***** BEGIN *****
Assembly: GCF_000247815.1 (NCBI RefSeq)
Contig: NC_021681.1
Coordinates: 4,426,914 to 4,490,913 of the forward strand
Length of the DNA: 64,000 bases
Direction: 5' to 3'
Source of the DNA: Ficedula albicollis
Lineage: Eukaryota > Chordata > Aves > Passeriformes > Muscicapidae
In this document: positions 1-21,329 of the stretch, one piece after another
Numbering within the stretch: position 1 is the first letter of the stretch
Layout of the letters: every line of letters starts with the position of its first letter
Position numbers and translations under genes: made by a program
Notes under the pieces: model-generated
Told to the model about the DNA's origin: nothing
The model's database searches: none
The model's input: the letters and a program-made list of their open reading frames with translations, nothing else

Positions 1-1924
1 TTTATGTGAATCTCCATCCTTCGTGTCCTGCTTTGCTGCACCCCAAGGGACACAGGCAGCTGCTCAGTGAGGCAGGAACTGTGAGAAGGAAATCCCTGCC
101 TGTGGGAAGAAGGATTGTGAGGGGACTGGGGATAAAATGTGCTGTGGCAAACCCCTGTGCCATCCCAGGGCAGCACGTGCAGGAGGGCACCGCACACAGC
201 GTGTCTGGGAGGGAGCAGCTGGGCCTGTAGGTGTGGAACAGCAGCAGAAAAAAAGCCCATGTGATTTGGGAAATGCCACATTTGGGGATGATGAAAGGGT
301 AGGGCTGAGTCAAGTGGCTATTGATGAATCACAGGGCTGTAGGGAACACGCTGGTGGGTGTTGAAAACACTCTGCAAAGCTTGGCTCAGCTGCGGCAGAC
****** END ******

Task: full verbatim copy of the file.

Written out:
Assembly: GCF_000247815.1 (NCBI RefSeq)
Contig: NC_021681.1
Coordinates: 4,426,914 to 4,490,913 of the forward strand
Length of the DNA: 64,000 bases
Direction: 5' to 3'
Source of the DNA: Ficedula albicollis
Lineage: Eukaryota > Chordata > Aves > Passeriformes > Muscicapidae
In this document: positions 1-21,329 of the stretch, one piece after another
Numbering within the stretch: position 1 is the first letter of the stretch
Layout of the letters: every line of letters starts with the position of its first letter
Position numbers and translations under genes: made by a program
Notes under the pieces: model-generated
Told to the model about the DNA's origin: nothing
The model's database searches: none
The model's input: the letters and a program-made list of their open reading frames with translations, nothing else

Positions 1-1924
1 TTTATGTGAATCTCCATCCTTCGTGTCCTGCTTTGCTGCACCCCAAGGGACACAGGCAGCTGCTCAGTGAGGCAGGAACTGTGAGAAGGAAATCCCTGCC
101 TGTGGGAAGAAGGATTGTGAGGGGACTGGGGATAAAATGTGCTGTGGCAAACCCCTGTGCCATCCCAGGGCAGCACGTGCAGGAGGGCACCGCACACAGC
201 GTGTCTGGGAGGGAGCAGCTGGGCCTGTAGGTGTGGAACAGCAGCAGAAAAAAAGCCCATGTGATTTGGGAAATGCCACATTTGGGGATGATGAAAGGGT
301 AGGGCTGAGTCAAGTGGCTATTGATGAATCACAGGGCTGTAGGGAACACGCTGGTGGGTGTTGAAAACACTCTGCAAAGCTTGGCTCAGCTGCGGCAGAC